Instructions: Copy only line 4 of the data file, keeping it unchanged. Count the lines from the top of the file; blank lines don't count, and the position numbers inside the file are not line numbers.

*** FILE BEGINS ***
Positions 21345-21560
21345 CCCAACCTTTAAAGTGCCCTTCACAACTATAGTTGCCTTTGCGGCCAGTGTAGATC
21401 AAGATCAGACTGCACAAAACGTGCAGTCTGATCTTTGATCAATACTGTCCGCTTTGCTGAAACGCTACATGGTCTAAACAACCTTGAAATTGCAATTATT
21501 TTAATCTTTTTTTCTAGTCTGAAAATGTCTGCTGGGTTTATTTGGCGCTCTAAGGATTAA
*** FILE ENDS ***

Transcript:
21501 TTAATCTTTTTTTCTAGTCTGAAAATGTCTGCTGGGTTTATTTGGCGCTCTAAGGATTAA